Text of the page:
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Dawn of the Vestors

Dawn of the Vestors – Sympathetic investing is breaking through.

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Dawn over New Zealand.  Courtesy of : https://www.emigrationstore.com/moving/before-you-go

In our previous article dated 09 June 2016, BIA proposed a novel addition to the global investment lexicon by suggesting we add the term Vestor.  According to BIA, the definition of a Vestor is “any person who has any personal stake in the outcomes produced by an organization.”  A Vestor has a vested interest, synonymous with being a stakeholder.

In keeping with our focus on reporting developments in the Vestor sphere, BIA Investor Relations recently met the CEO of the Social Stock Exchange (SSX) in London, Tomas Carruthers to find out more about the world of ethical investing.  The Social Stock Exchange’s mission is “To create an efficient, universally accessible buyers’ and sellers’ public marketplace where investors and businesses of all sizes can aim to achieve greater impact either through capital allocation or capital raising.”

Further, the London Social Stock Exchange aims to provide “access to the world’s first regulated exchange dedicated to businesses and investors seeking to achieve a positive social and environmental impact through their activities.”

It was heartening to meet with Mr Carruthers and hear his comments on the efforts to broaden his investor bases globally and his frequent quotes from Adam Smith.   Before you raise your eyebrows at the notion of Scottish Enlightenment era philosophy in the heart of the City, the efforts of Mr Carruthers and his team are replicated across the globe.  The SSX itself already has 44 listings with a collective valuation of more than US$ 3 billion since starting in June 2013.

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Courtesy of: https://commons.wikimedia.org/wiki/File:Royal_Exchange,_London.jpg

Across the world investors are taking note, including in Singapore, which established the publicly listed Impact Investment Exchange in 2009, and several other nations considering the concept or having established such exchanges, according to Stanford University (https://ssir.org/articles/entry/the_rise_of_social_stock_exchanges)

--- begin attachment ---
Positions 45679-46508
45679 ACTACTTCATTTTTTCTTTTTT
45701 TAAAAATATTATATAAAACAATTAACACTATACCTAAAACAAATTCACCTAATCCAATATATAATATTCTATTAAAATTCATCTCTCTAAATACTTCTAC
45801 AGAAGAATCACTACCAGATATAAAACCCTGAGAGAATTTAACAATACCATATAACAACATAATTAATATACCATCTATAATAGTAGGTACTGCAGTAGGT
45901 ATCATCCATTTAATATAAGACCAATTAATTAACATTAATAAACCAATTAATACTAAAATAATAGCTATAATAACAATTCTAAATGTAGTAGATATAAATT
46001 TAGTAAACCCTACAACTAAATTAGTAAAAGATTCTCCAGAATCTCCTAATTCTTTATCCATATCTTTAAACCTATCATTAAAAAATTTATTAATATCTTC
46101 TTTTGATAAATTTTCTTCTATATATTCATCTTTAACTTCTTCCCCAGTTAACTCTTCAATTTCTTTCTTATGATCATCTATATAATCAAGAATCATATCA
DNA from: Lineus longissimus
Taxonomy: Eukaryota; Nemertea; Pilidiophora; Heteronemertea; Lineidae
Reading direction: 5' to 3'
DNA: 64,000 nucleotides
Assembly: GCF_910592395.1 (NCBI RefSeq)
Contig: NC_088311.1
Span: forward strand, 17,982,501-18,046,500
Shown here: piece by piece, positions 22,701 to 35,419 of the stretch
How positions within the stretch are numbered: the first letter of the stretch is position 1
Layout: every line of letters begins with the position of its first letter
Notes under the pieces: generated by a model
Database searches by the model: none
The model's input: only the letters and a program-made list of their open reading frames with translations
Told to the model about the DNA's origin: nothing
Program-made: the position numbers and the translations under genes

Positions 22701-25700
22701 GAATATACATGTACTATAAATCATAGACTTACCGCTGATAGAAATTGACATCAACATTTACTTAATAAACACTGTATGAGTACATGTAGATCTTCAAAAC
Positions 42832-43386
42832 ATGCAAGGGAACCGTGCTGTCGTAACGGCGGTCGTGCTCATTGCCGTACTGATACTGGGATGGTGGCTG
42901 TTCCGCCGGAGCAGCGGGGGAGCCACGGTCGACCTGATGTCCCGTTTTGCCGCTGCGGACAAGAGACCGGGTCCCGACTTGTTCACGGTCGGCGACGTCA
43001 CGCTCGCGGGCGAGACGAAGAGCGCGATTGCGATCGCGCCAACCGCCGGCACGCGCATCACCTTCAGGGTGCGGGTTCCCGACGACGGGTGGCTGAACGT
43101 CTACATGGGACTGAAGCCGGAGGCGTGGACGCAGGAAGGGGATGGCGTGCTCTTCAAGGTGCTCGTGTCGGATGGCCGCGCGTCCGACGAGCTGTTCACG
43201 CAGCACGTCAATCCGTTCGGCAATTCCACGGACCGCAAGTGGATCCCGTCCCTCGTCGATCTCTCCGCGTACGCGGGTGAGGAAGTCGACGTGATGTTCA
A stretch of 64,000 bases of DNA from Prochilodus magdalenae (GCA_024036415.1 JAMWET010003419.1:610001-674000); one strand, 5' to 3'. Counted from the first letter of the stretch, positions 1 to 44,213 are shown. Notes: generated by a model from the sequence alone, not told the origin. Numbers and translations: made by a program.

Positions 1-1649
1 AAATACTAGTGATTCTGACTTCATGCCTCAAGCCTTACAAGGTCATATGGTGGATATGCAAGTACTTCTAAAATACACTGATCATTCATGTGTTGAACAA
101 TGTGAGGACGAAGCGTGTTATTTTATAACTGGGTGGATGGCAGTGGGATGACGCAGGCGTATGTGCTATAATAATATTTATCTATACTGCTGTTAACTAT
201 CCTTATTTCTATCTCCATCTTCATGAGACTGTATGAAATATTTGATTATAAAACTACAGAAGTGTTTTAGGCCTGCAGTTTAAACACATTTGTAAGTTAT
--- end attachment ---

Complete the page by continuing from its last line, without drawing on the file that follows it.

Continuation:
On a recent visit by one of the BIA directors to New Zealand we were made aware of the New Zealand Superannuation Fund.  A long-term, growth-oriented investor, the Fund has more than $30 billion in assets, including $4 billion invested in New Zealand.

The New Zealand Superannuation Fund defines responsible investment as integrating “environmental, social and governance (ESG) factors into our investment process and ownership activities.”  The Fund records some of the best results in the world and was rated by JP Morgan as “as the best performing sovereign wealth fund in the world, following a global study on fund performance over a five-year period.”(2015)

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It has also dawned on New Zealand Parliament, Wellington, affectionately known as the Beehive.  Courtesy of http://www.stuff.co.nz/dominion-post/culture/blogs/greer-2-0/1880706/Shortland-St-defines-my-day

Reverting to Adam Smith, based on our understanding of both the Theory of Moral Sentiments (1759) and the Wealth of Nations (1776), the Invisible Hand works best when it is based on a natural sympathy to others, which means, among others, focusing on win-win outcomes.  The current evidence, as noted earlier, seems to confirm that working on a sympathetic basis, keeping Vestors as well as Investors in mind, creates above average long term benefits.   Economics is thereby no longer a game of pinball played by rational economic actors.

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Hypothetical discourse in heaven between Adam Smith and Milton Friedman .  Courtesy of Robisto

A recent report by the Manhattan Institute in the USA, reporting on corporate governance and shareholder activism in 2016, shows that shareholder proposals concerning social and policy issues are increasing year on year.  This may be evidence of an increasing awareness by shareholders that social, environmental and human rights focused on the wider stakeholder community are valid issues to be considered by companies.

We leave our final comment to Adrian Orr, CEO of the New Zealand Superannuation Fund, which sums up the debate.

“We do not undertake responsible investing out of altruistic kindness, or purely because we are legislated to have concern. Rather, we do it because ESG issues sit firmly amongst our investment beliefs, and hence assist in underpinning our confidence in expected returns and consistency with our preferred operating style and beliefs. ESG has become part of our DNA, and again we have been recognised globally for our approach.” (Speech to the Trans-Tasman Business Circle, October 2013).

About the Author: Ferdinand Balfoort is Global Services Director for BIA Investor Relations based in our London office, focusing on facilitating market entry of global companies into the UK as well as EU capital markets.  BIA is proud to support the broader global move towards Vestor Relations and a longer term focus on fair and equitable inter-generational investments by introducing US companies to list on the London SSE.